So far, no state has bailed on JJPDA participation, even as the funding spiraled downward. But a conflation of new compliance rules, new levels of compliance and more compliance will make states ponder the value of going through compliance monitoring.

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John Kelly, Editor in Chief, The Chronicle of Social Change
About John Kelly, Editor in Chief, The Chronicle of Social Change 1205 Articles
John Kelly is editor-in-chief of The Chronicle of Social Change. Reach him at jkelly@chronicleofsocialchange.org.

1 Comment

  1. Any state that allows children under 14 to be tried as adults should be considered uncommitted to juvenile justice concepts and therefore excluded from receiving federal grants for such programming. Any state that permits juveniles under 18 to be direct filed likewise should be excluded from receiving federal funds.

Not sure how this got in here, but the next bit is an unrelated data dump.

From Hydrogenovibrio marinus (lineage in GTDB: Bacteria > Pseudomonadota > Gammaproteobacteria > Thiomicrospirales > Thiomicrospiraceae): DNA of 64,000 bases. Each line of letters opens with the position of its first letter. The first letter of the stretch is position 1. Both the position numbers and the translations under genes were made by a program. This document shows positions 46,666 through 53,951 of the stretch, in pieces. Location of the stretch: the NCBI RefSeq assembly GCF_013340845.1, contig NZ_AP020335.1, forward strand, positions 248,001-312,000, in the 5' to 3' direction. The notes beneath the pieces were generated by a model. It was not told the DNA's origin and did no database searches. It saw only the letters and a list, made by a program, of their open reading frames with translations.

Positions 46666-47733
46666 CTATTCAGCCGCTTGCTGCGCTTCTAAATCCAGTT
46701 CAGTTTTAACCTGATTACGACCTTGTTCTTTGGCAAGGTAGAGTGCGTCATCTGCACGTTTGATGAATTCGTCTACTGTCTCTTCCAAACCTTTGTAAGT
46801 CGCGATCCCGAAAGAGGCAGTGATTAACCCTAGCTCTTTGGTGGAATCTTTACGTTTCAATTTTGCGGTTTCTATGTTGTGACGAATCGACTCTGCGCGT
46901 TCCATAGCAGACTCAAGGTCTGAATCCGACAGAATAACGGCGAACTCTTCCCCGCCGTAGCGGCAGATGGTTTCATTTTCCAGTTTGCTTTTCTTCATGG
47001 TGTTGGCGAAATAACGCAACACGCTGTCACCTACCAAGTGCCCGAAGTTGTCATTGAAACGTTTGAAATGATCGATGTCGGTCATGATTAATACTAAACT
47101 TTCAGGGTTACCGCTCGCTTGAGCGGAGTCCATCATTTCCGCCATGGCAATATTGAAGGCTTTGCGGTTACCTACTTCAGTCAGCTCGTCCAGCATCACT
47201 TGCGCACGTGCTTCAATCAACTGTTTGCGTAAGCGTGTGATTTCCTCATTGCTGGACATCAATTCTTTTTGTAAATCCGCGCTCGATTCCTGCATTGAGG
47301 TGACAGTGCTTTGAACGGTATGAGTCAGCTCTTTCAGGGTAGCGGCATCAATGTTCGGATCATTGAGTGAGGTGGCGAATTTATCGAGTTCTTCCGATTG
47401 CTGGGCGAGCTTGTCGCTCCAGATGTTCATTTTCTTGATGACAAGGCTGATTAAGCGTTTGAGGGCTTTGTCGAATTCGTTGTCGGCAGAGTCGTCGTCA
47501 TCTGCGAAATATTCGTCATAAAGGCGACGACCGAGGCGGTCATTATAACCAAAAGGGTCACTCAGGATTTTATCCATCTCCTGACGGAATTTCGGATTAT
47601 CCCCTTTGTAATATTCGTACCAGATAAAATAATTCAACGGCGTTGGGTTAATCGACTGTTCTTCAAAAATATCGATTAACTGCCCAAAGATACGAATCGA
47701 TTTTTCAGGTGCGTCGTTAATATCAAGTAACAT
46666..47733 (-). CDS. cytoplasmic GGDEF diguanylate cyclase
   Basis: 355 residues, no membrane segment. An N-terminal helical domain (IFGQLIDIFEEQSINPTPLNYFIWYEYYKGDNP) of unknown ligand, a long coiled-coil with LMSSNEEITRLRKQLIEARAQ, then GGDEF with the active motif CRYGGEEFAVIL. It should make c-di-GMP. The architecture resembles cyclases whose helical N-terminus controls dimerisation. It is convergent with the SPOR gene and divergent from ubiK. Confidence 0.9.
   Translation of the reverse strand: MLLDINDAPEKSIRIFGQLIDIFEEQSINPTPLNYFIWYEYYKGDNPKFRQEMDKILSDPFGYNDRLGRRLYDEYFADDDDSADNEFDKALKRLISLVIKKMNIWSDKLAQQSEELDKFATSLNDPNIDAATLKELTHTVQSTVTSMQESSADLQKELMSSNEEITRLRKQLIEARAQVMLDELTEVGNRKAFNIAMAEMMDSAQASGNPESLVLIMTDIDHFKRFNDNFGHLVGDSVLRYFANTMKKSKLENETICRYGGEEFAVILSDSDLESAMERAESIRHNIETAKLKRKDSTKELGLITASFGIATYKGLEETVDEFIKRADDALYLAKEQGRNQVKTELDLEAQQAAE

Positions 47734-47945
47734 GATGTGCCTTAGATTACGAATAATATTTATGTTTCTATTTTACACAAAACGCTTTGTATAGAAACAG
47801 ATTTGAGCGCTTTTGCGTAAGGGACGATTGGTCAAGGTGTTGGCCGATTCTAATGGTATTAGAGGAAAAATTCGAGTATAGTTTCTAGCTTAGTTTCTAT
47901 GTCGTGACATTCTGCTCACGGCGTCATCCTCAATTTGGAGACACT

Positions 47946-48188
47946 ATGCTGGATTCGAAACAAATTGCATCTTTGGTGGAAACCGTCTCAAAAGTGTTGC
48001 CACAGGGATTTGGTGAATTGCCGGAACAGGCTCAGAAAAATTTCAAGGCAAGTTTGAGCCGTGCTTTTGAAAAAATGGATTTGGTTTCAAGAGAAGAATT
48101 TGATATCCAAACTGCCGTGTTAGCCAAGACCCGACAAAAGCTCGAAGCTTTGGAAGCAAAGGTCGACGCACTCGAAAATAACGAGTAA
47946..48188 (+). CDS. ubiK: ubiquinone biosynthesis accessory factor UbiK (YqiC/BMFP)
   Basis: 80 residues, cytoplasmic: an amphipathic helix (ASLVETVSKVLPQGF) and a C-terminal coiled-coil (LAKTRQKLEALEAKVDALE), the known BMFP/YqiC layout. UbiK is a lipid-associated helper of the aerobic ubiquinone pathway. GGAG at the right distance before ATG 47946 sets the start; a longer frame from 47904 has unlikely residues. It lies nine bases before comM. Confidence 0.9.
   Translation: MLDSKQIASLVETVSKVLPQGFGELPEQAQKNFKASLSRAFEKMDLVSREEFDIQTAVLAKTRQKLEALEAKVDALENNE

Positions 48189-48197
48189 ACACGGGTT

States like Wisconsin, where they are putting two mentally ill girls who were barely 12 on trial as prized pigs at the state fair for an attempted murder, have zero commitment to juvenile justice and instead destroy children that young with adult trials and sentences. If these states want to behave like a collective of child abusers and give prosecutors and judges the opportunity to use children as props, then fine. But they should not get tax dollars for doing so.

    Judges who jail status offenders with criminal offenders are disgraceful, rotten people. They do not deserve one thin dime for their efforts.